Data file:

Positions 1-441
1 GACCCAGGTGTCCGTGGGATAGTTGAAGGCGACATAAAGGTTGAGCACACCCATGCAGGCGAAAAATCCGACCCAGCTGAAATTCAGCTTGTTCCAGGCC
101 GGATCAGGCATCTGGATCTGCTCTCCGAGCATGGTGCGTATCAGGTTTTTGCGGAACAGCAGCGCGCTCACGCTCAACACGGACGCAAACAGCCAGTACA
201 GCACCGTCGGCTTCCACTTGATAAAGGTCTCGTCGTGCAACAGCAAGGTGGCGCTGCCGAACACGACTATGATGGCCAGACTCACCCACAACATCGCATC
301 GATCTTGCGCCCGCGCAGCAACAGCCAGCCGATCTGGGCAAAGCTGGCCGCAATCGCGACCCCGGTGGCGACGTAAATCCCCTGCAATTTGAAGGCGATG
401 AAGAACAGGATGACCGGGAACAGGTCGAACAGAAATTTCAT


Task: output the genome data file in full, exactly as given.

Positions 1-441
1 GACCCAGGTGTCCGTGGGATAGTTGAAGGCGACATAAAGGTTGAGCACACCCATGCAGGCGAAAAATCCGACCCAGCTGAAATTCAGCTTGTTCCAGGCC
101 GGATCAGGCATCTGGATCTGCTCTCCGAGCATGGTGCGTATCAGGTTTTTGCGGAACAGCAGCGCGCTCACGCTCAACACGGACGCAAACAGCCAGTACA
201 GCACCGTCGGCTTCCACTTGATAAAGGTCTCGTCGTGCAACAGCAAGGTGGCGCTGCCGAACACGACTATGATGGCCAGACTCACCCACAACATCGCATC
301 GATCTTGCGCCCGCGCAGCAACAGCCAGCCGATCTGGGCAAAGCTGGCCGCAATCGCGACCCCGGTGGCGACGTAAATCCCCTGCAATTTGAAGGCGATG
401 AAGAACAGGATGACCGGGAACAGGTCGAACAGAAATTTCAT